This blog was contributed by Hannah Pearce, Age UK’s joint Head of Public Affairs.
Listening to one of my favourite radio programmes, R4’s Soul Music recently, I was very moved to hear one of the participants Ray taking about his life with his wife Sylvia and the importance of music to their lives. They had married in 1953 and celebrated their Diamond Wedding anniversary in 2013 shortly before her death last year. Ray explained that Sylvia had had dementia in her final years and that life had been difficult but that he had promised when they married that ‘for as long as I could breathe I would look after her.’ It was a small glimpse into the private lives of others and a reminder of the 1000s of people in their 80’s dedicating their lives to caring for loved ones across the country.
In April this year Age UK and Carers UK published ‘Caring into later life’ which showed a 35% rise in those caring aged 65+ in England, while the number of carers aged 85 and older in England has more than doubled in the last ten years. The report explains that caring in later life can have a big impact on carers’ health, wellbeing, and ability to have lives of their own outside their caring role. Older carers are more likely to have health problems of their own that can be exacerbated by the strain of caring. Yet our report also found a 9% drop in the number of carers aged 75 and over being offered support since 2006/7, meaning many people face a daily struggle to cope physically, emotionally and financially.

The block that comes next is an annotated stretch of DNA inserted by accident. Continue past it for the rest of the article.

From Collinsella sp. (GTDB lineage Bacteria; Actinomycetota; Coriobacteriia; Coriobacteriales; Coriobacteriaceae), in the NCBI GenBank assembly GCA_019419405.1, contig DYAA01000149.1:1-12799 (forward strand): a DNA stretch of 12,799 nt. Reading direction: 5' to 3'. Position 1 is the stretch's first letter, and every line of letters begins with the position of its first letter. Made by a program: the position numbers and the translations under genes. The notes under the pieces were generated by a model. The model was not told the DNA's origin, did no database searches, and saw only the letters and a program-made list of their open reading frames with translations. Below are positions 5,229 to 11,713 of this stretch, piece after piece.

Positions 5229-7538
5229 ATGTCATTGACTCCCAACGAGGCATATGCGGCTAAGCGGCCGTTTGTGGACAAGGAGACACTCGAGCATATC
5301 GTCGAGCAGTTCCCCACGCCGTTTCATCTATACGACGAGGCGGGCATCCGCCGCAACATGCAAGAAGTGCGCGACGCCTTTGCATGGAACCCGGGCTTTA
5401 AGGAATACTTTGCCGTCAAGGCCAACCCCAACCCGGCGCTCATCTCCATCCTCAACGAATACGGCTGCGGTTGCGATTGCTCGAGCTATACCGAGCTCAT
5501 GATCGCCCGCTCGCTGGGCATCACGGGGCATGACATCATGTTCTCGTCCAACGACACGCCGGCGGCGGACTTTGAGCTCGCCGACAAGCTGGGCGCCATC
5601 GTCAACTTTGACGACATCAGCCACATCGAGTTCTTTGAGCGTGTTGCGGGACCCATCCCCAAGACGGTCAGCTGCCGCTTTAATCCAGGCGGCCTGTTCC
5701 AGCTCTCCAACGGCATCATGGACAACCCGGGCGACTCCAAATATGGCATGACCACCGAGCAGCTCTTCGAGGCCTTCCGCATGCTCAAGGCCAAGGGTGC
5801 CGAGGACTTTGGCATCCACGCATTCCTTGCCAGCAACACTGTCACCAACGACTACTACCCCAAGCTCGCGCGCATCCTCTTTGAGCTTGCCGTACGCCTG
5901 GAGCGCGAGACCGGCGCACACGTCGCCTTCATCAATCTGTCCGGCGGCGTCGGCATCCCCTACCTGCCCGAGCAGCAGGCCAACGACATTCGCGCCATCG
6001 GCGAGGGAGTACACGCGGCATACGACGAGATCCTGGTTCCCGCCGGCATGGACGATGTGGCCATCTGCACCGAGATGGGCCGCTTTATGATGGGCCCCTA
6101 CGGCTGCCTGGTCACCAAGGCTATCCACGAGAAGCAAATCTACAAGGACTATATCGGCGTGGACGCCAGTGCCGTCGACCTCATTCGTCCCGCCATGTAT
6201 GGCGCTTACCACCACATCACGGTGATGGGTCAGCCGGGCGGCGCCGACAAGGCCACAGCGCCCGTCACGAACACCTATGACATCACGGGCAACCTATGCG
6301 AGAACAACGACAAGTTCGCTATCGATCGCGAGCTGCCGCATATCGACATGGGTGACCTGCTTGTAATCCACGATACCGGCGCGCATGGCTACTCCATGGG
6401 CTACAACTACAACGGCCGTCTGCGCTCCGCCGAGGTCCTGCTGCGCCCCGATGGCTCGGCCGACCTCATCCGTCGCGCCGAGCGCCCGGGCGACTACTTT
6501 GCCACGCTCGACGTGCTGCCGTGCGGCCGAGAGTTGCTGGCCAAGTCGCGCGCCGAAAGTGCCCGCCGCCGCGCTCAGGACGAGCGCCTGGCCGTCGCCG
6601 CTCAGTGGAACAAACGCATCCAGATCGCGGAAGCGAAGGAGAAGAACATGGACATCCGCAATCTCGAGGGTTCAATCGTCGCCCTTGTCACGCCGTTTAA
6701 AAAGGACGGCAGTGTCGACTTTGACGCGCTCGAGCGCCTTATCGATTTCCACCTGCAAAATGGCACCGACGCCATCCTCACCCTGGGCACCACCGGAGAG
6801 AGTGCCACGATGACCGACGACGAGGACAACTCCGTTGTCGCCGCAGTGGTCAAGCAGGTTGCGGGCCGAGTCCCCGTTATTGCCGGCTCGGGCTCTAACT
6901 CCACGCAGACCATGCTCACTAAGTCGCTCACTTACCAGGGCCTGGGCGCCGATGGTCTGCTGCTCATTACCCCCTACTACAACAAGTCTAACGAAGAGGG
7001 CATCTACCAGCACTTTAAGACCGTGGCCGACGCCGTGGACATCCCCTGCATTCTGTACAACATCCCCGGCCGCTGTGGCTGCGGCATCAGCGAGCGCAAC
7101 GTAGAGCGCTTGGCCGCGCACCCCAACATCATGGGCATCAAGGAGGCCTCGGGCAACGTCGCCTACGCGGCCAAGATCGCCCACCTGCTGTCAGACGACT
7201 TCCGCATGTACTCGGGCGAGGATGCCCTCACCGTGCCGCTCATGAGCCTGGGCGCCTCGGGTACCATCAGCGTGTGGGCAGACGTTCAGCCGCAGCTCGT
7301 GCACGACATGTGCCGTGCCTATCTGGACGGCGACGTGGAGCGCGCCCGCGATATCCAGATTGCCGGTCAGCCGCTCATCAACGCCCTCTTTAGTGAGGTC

As a result Age UK is delighted to have supported Carers Week and I was very pleased that the parliamentary reception that was held last week was literally over run with MPs interested to find out more about carers and our ideas for creating communities that do more to support carers. Over 100 MPs attended the event and were keen to talk to Age UK staff and carers Joan and Maxine, who were able to talk to MPs directly about the support that they themselves think is needed to support carers.
We’ve made a number of recommendations on what needs to be done by the NHS, national government, local authorities and employers to build Carer Friendly communities however our most important call is for a sustainable settlement for health and social care services to ensure the system has the financial resources to give older carers the practical support they urgently need.